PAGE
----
4. I really appreciate the info having just recently gotten seriously interested in IDPA shooting. Watching the grip/draw episode has really improved my abilities 200% (and I though I was pretty good before!) still not to the level I want to be at yet though to compete… Thanks again for a great show! Do you ever shoot at the Bellevue Gun Club? Great facility! Thier LE training room is hands down the coolest! Being able to shoot however you want (safely of course) is well worth the membership. – (I have no affiliation asides from being a lifetime member there)

  5. Hey guys!
    Awesome stuff here! How often and when are you coming out with more videos? My son and I love them.
    Ha Ha I blew through these fast! They are great! Thank you guys’
    Would love to help my son succeed with shooting, what’s the best tip for him.
    He’s new at it, but would love to compete in the future’

  6. Perfect practice makes perfect, so try to teach your son correct techniques from the start, so he doesn’t have to break any “bad habits” later. Steve and I see a lot of shooters who are just getting into competition in our IPSC 101 class, and even shooters with lots of trigger time can have problems with their basic techniques that need correcting.

  7. Thank you for all of your suggestions and tips. I have tried to apply them to the weekly plate shoot I participate in. I have been ranked in the bottom 40% of plate shooters at the club until recently. Now I’m shooting into the top 20% and the guys are calling me “sandbagger” as though I wasn’t showing my abilities before. ( feels good )
    My question is about grip tension. How tight should I hold the pistol? 50/50 or 60/40 only tells me what percentage from each hand. Can you put it in percentage of overall grip strength capacity?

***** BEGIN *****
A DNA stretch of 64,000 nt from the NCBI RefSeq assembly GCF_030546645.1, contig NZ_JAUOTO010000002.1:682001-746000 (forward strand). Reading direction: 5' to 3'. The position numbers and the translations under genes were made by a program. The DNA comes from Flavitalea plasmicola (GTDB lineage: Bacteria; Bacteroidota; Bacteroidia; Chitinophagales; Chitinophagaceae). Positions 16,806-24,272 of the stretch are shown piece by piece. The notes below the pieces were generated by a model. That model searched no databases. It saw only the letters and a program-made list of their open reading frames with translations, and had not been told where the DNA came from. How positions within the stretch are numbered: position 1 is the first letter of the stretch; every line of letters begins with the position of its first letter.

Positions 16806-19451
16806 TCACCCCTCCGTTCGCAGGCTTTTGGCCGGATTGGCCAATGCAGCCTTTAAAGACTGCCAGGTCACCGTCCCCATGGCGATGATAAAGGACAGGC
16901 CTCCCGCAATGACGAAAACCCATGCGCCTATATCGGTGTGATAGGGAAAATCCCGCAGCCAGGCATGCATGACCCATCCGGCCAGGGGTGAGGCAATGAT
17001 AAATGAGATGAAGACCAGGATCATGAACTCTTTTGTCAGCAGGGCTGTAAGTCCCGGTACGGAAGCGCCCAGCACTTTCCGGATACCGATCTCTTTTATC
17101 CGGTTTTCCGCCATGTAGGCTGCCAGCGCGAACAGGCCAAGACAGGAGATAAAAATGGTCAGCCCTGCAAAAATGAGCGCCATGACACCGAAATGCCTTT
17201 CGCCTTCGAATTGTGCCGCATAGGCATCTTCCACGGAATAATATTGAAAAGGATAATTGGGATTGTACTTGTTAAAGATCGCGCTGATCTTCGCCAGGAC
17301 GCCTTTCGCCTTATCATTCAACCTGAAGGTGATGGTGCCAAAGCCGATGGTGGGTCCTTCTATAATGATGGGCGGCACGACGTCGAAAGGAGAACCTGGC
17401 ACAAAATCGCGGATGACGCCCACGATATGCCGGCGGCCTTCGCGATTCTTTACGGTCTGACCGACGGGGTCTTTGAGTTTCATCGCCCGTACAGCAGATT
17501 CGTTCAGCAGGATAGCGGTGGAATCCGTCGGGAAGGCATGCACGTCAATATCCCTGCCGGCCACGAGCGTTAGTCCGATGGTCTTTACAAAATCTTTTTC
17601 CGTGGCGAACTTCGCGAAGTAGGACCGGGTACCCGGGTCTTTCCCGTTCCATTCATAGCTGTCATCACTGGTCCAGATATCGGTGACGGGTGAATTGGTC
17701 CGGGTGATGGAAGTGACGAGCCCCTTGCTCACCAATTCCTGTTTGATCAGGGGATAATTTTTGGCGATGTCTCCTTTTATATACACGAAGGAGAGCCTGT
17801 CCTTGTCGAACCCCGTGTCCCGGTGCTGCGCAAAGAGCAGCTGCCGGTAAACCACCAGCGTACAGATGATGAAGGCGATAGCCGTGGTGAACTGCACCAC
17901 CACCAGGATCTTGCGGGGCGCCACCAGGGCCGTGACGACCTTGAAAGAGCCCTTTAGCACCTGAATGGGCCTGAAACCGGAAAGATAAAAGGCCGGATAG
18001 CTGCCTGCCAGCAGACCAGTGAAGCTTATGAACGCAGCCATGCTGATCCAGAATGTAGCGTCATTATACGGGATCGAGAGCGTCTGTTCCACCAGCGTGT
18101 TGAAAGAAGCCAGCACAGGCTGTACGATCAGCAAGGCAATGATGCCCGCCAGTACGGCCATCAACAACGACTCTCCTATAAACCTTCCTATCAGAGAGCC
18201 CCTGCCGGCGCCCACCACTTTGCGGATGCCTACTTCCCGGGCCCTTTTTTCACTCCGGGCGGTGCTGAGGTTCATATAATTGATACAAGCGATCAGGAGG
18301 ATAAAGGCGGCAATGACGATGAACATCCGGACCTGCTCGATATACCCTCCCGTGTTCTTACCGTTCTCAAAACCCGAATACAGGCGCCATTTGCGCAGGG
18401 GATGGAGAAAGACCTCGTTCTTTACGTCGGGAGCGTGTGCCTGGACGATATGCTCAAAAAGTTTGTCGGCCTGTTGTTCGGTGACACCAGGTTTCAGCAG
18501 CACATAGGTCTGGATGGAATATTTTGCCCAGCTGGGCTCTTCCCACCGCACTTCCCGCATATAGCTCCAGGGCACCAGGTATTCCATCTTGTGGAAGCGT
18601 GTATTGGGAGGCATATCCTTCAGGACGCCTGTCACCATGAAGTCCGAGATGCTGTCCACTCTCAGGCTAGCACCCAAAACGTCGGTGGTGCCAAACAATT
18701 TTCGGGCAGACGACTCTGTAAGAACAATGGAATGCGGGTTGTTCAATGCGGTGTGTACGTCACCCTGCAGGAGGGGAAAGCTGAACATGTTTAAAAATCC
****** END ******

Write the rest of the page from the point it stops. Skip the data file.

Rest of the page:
Franky 2

    • Some people recommend a 60/40 grip (60% weak hand, 40% strong hand) however I
      use a 50/50 grip to keep things completely balanced…that way I’m not putting
      anymore tension on one side than the other. Regarding how hard do you grip….I
      grip about as hard as I would hold a hammer or maybe a tennis
      racket….basically enough to keep the gun from rotating out of your hands
      during recoil (anything more than that is unnecessary). If you over grip the
      gun, you’ll develop tension in your forearms and thats a bad thing.


  8. Great show! Its so full of information I’ll have to watch episodes twice to remember it all! I am a new IDPA shooter who appreciates the work you do with this show!

    Keep up the great work!

  9. Many thanks to Rick, Steve, and your producer for creating these excellent shows! The information is really great and your presentation style is down to earth and fun. I’m learning SO MUCH from watching your show. I’ll let all my shooting friends know about it. Keep up the great work and many thanks from a new competitive shooter.

  10. Rick, Steve:

    I just want to say thanks for a excellent and informative show, podcast! I’ve been a shooter for many years, but am just now getting into USPSA and IDPA shooting. In fact, the couple of podcasts that I watched helped prepare me for my first USPSA club match.

    Thanks again, blessings!

  11. Hey Steve and rick love the videos and all the tips hope the keep coming I was just curios what you boys do for a living.I am thinking law enforcement
    Thanks again for the great info.

    • Hi Keith. I frequently get “confused” for being associated with either ex military or LE but in reality I’m neither. I’m an embedded software engineer…I’m a code hacker! 🙂


    • Keith – I thought I wanted to be a cop, and interviewed at a half-dozen departments, but ended-up in the paper-management business. I worked in a corporate research library for a number of years, and am now the Records Manager for a Seattle law firm.

  12. Great job, keep it up